Fucadairean Coimheach Rioghail
(Fierce Royal Milling Singers)
at Sacred Heart Church,
Johnstown, Cape Breton
(9 October 2005)

Jeff MacDonald (Goiridh Domhnallach) was the host for the evening and opened the show by welcoming everyone in both Gaelic and English, then singing a lovely unaccompanied Gaelic song. The Iona Gaelic Singers then took the stage and the audience got to watch living history. This group is helping to keep the milling frolic tradition alive. This involves beating and stretching cloth on a table. It is hard, tedious work made easier by singing waulking (work) songs. The rhythm of the songs matched the beating of the cloth on the table.

The wooden table top the singers used to demonstrate the milling was a piece used in Scotland over 200 years ago that made its way to Cape Breton with Scottish immigrants. The songs the Iona Gaelic Singers performed had been passed on from generation to generation.

Lightfoot, Lamond, MacDonald and MacNeil sat at the table as well and became part of the group. One group member would take the lead for a song singing each verse, while the whole group sang the chorus. Everyone had hold of a piece of the cloth and beat it against the table top with a distinct rhythm. Occasional whoops and yelps were heard from around the table to give each other encouragement. The audience assisted with keeping the beat by tapping their feet on the wooden floor of the church. The combination of voices, beating of the cloth, and the foot tapping of the crowd gave me an incredible feeling in my chest that I can't adequately describe.

Ian MacDougall came on stage next and performed a few sets of fiddle tunes accompanied by Tracy Dares on keyboards. Except for a lovely slow piece that was sad and full of longing, his playing was spirited and fun. The crowd joyfully stomped their feet as the bow dust flew off his fiddle.

Rona Lightfoot, a well known and respected Gaelic singer and Highland piper from South Uist, performed next. Her voice was lovely and her songs full of feeling. She was also a very good and humorous storyteller -- she has some of the most expressive eyes I've ever seen. Lightfoot demonstrated how closely related the playing of the Highland pipes and the Gaelic language are by first singing a song then playing that same song on the pipes. I could almost hear the Gaelic in the pipes. She then did a set of strathspeys and reels on the pipes. She received a very hardy round of applause when she left the stage. In response she said, "Now, it wasn't that good" with a big smile on her face.

Cape Breton's own Mary Jane Lamond was next. She had a very relaxed stage presence and was at ease singing and telling jokes and stories. She sang a beautiful unrequited love song and then Dares made her way back on stage to accompany Lamond on a lively set of puirt-a-beul (mouth music). The last song of the set was "Sleepy Maggie," a song made popular by Lamond and fellow Cape Breton resident, Ashley MacIssac.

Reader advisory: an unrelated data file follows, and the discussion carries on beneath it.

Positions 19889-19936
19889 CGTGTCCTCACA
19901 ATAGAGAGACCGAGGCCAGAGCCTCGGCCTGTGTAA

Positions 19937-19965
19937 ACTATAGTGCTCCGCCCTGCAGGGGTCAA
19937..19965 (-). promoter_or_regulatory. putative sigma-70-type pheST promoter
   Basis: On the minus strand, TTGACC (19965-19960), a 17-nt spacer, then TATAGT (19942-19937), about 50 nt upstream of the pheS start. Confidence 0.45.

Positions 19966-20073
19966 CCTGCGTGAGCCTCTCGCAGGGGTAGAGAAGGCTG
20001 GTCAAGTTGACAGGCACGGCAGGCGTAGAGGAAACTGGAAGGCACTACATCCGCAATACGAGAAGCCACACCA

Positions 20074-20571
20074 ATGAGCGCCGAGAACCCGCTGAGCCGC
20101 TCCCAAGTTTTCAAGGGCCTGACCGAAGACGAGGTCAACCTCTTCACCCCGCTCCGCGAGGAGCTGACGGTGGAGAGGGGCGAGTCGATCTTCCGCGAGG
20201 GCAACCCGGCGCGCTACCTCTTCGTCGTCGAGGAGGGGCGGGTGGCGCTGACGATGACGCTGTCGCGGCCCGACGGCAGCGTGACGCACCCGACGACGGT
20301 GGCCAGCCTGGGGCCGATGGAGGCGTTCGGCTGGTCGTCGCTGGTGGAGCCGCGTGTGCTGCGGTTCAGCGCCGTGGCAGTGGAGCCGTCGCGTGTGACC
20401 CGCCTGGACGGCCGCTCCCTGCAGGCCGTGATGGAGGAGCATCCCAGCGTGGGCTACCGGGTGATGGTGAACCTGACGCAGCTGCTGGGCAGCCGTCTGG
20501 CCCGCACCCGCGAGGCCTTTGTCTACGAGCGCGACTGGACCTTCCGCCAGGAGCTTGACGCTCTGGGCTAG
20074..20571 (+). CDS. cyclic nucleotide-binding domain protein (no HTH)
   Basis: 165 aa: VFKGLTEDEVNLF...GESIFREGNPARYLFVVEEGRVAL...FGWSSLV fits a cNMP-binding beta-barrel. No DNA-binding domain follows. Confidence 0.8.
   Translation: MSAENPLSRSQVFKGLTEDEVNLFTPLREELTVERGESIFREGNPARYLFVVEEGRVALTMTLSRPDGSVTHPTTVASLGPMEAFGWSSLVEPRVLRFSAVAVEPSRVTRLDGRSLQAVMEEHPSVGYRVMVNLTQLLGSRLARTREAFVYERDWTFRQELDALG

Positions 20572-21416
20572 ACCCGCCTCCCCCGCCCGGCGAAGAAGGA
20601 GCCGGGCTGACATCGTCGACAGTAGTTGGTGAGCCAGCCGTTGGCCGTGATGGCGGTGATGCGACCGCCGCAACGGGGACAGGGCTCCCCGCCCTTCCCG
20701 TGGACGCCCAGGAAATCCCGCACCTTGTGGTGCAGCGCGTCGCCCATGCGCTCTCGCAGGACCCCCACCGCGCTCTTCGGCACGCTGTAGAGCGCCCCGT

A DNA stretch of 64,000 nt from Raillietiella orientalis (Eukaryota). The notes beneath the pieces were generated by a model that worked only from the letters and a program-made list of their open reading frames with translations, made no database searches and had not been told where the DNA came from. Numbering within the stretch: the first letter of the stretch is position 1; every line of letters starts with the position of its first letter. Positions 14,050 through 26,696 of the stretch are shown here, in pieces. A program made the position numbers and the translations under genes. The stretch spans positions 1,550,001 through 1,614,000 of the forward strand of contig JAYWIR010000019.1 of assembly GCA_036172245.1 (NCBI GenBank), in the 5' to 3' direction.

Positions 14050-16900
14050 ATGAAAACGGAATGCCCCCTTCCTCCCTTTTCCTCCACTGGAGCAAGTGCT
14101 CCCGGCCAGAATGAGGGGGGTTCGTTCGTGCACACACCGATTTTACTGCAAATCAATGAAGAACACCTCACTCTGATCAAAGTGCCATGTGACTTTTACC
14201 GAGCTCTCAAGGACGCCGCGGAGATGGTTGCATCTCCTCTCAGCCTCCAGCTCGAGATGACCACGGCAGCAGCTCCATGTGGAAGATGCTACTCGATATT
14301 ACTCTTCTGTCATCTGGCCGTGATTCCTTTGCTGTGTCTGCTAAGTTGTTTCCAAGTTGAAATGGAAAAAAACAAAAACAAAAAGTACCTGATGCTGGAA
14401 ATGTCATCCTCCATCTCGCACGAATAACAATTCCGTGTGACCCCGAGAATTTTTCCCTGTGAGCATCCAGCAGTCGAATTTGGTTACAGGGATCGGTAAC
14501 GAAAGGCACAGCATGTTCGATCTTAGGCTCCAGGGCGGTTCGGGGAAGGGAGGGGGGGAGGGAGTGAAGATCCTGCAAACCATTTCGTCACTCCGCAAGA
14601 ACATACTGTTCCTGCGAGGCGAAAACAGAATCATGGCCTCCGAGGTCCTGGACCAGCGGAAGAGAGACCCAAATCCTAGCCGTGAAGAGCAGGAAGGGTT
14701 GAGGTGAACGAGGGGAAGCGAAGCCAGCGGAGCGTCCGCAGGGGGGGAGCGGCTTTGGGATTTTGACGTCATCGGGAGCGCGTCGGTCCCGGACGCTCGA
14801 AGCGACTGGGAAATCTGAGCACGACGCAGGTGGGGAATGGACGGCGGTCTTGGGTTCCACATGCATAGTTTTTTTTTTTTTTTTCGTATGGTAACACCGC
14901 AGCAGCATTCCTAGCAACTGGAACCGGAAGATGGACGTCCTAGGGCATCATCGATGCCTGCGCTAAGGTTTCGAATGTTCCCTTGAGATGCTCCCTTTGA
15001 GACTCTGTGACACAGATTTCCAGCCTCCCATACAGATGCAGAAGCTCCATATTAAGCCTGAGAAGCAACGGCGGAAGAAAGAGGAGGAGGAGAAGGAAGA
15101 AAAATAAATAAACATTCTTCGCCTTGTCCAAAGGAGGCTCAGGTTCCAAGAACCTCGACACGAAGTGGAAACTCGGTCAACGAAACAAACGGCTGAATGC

One of the Iona Gaelic Singers, Peter McLain, came back on stage to sing a waulking song with Lamond. He taught her this Cape Breton song, which she recorded on her most recent CD Storas. They held hands and did the motions of beating the cloth while singing. It was a very moving event to behold as history was again being witnessed -- young and old were joining together to help ensure this song will be available for future generations.

When MacDonald introduced the husband and wife team of Paul K. MacNeil on Highland pipes and Tracey Dares on keyboards, he couldn't help but make a little joke. MacNeil and Dares' fourth child had recently been born and since they speak Gaelic in their home, MacDonald said "they were single-handedly keeping Gaelic in Cape Breton alive." They played a number of tunes together during which I loved the upbeat sound of their playing. Their transitions between tunes were excellent. MacNeil was great at telling the stories behind some of his self-penned pipe tunes.

Three of the Iona Gaelic Singers came back on stage with MacNeil and Dares to sing "Saint Columbus' Hymn." One of the men was MacNeil's father, one his uncle and the third a neighbor and family friend. While the men sang, MacNeil kept a steady drone on his pipes while Dares accompanied them on keyboards. The sound of their voices and instruments filled the church and left many eyes moist as the last note drifted away.

Lightfoot then came back on stage with MacDonald and they lit things up a bit with a song about a drunken man that wondered if he was seeing the sun or the moon after spending a long time in a pub. Lamond then joined them to sing a milling song. Then they sang "Fhear a Bata," a well-known Gaelic song from the Isle of Lewis in Scotland. A large majority of the audience was familiar with this song and sang along.

The finale had more of the milling by the Iona Gaelic singers with MacDonald, Lightfoot and Lamond again sitting at the table. Then, Dares, MacNeil and MacDougall finished the evening off with a set of rousing, fun tunes that really got the audience whooping.

This was a very intimate night of music with no headline performer. The audience was like guests of the performers and was now privy to what might go on in their homes. It was a privilege to attend this concert.

by Erika S. Rabideau
28 January 2006